AV: Not at all. That would only work in a documentary or hidden-camera-style setup, as you’ll really only have that response once. I think the nature of moviemaking and the fact that you have to perform take after take precludes relying on actually being scared of the other actors or environment. Really there are two questions: how do actors convey a sense of fear and terror in their performance, and how does the movie create a sense of suspense and terror for an audience? The question of acting is answered individually for each actor, and can even change from movie to movie and scene to scene. But of all the possible emotions and states of mind to recreate as an actor, I think fear and terror are some of the easiest because they are extreme states – you can’t go too far. And the mind is particularly good at scaring itself. It’s a matter of believing your imagination and muscle memory – trying to manufacture that pit in your stomach can start the adrenaline pumping and work you up. I’d say the suspense and terror for the audience is actually created more by the sound and editing than by performance. I doubt watching the performance in raw takes would effect the audience nearly as much. It’s largely about juxtaposition and timing. And the sound effects us on a deep subconscious level and also creates a rhythm that can then be broken in order to create a scare. A stinger chord on an abrupt cut can go a long way.
DEP: Yes and no. Ben didn’t by any means jump out from behind bushes with an axe during filming in order to instil fear and terror into Akasha or myself… haha! What he did do a great job of was helping us to determine an experience of our own that affected us in the way we needed to be affected in the scene. In other words, he helped to discover an ‘as if’ for the scenes in which true fear were needed to convey the gravity and weight of the situation. He also wrote it in a way that allowed your imagination to take you there and live these experiences with these characters, which was tremendously helpful. Good writing makes everything easier and more accessible for an actor. I think there is a great deal to be said about a director that works with actors from the perspective of process instead of product. Ben took special care to create a process that would ensure a product outcome we would all be proud of, and that’s the work of a phenomenal director.
Speaking with Danish actress Marie Tourell Søderberg about Scandinavian television drama offering actresses some of the most compelling characters of recent times, she offered: “I don’t think it is only Scandinavian dramas right now. I also watch House of Cards (2013-) and the character of Zoe Barnes [Kate Mara] and Claire Underwood [Robin Wright] are so interesting because of the way in which they use their female qualities to become as strong as they are, and they are also so inspiring.” I find her comment: “the way in which they use their female qualities to become as strong as they are” to be particularly intriguing. What are your feelings towards the way femininity has been represented in horror over the years and also your thoughts on the ‘final girl’ archetype?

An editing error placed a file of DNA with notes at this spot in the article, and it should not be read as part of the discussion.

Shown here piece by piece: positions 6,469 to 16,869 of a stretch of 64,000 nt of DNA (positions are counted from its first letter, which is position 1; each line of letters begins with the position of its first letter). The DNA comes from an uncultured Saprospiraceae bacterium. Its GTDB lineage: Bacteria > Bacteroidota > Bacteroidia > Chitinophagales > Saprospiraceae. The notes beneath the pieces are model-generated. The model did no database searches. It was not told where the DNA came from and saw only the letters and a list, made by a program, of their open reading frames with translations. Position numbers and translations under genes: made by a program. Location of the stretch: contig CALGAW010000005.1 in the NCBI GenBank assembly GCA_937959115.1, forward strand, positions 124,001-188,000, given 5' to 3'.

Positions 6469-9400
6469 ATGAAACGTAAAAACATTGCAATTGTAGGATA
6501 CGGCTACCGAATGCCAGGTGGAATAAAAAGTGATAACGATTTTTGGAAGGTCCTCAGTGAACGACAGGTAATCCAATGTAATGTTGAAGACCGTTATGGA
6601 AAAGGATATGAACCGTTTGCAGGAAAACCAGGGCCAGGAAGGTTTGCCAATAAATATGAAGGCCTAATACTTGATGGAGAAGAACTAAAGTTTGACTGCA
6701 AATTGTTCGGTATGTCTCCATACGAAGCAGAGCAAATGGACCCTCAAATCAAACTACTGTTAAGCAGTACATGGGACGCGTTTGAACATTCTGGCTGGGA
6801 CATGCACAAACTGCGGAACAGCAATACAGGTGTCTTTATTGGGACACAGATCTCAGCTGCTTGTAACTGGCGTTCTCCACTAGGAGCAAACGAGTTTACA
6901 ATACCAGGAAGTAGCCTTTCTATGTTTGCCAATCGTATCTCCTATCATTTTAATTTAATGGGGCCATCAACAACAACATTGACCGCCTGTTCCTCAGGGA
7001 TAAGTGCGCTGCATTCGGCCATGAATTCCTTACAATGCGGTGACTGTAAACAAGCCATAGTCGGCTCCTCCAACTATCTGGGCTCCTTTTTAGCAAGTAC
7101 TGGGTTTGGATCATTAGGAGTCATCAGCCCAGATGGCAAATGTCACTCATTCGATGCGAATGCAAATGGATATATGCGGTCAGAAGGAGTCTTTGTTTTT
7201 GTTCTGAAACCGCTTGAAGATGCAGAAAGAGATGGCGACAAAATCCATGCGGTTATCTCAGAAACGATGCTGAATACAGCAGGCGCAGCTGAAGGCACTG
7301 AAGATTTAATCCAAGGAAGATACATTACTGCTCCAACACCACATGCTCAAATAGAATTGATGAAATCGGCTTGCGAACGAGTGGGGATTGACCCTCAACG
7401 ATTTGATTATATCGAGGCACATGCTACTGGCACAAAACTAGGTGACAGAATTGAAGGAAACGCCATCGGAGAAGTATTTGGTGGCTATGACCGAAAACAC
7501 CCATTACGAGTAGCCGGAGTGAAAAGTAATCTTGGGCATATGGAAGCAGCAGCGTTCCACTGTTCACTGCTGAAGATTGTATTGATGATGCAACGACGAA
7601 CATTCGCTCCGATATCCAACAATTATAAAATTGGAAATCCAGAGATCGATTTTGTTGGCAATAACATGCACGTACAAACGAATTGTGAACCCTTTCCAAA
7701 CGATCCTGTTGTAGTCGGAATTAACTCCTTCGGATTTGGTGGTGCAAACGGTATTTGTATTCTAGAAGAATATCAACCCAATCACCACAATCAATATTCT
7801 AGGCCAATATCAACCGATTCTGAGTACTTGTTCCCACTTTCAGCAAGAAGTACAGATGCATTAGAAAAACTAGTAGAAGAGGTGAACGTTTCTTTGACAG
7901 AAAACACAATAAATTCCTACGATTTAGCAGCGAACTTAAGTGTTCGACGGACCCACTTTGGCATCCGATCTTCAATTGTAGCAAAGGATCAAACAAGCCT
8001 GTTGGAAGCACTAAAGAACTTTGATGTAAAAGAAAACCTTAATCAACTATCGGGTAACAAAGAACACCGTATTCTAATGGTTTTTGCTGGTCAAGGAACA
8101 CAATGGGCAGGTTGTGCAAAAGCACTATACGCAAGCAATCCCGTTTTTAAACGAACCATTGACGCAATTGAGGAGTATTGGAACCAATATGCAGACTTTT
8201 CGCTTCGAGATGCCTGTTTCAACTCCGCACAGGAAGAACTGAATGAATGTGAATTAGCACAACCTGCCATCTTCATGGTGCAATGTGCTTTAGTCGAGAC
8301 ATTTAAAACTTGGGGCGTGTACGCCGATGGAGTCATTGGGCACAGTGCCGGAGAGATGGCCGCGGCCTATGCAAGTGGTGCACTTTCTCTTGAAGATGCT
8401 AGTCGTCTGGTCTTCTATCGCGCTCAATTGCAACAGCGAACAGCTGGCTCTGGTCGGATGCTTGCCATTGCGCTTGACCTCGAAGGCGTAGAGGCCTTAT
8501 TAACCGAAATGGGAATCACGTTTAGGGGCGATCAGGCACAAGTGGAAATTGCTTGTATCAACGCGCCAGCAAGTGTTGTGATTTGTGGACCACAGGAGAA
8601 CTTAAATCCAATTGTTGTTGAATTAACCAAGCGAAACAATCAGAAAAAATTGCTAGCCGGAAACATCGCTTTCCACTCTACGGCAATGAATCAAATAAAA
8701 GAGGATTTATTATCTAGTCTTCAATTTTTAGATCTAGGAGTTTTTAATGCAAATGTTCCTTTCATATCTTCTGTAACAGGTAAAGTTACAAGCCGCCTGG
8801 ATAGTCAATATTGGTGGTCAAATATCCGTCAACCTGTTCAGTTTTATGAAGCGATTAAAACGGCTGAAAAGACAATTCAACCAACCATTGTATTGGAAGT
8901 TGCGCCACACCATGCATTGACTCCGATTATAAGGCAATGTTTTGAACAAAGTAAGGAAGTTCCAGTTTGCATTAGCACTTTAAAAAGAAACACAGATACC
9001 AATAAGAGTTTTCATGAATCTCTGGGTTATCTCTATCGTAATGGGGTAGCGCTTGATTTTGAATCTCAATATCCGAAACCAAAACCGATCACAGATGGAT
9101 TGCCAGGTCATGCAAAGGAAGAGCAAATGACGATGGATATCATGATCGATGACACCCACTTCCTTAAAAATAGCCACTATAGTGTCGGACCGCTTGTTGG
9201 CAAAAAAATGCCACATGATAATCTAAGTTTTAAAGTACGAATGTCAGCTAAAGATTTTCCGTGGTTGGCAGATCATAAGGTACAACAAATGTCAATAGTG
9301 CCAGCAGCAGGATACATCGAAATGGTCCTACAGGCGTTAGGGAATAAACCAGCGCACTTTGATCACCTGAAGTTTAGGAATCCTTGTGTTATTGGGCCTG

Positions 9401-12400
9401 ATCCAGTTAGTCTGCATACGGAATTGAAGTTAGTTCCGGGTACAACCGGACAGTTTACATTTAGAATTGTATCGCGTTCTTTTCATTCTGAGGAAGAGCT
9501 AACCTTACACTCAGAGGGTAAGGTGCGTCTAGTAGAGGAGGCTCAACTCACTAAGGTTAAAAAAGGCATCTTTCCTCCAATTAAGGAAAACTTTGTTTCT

AV: I feel unqualified to comment on how femininity has been represented in horror due to the fact that I haven’t seen a large enough sampling of the genre, but I do think the ‘final girl’ archetype speaks to feminine strength. These girls aren’t normally physically stronger than their opponent, but they have the mental ability to keep fighting, and they are resourceful. There also tends to be a goodness of heart. Whether that influences their ability to survive or not, I don’t know. I just tried to imagine how it might be different if it were the ‘final guy’ archetype. I suppose ‘final girl’ is more dramatic because women are seen as more vulnerable, which increases the tension. ‘Final girls’ aren’t typically girls who have ever thrown a punch, and yet they live longer then their male counterparts. Why? I think they are fighters and they refuse to give up. I tried to think about Kate Mara and Robin Wright’s characters in House of Cards, but I’m having trouble articulating their female qualities in terms of strength. My first thought is that they are strong because they don’t believe they are weak, which is a trap many women fall into. But the belief that you are not weak is not a female-specific trait. I consider myself to be a strong woman, but I see that strength coming from my humanity more than from my femininity.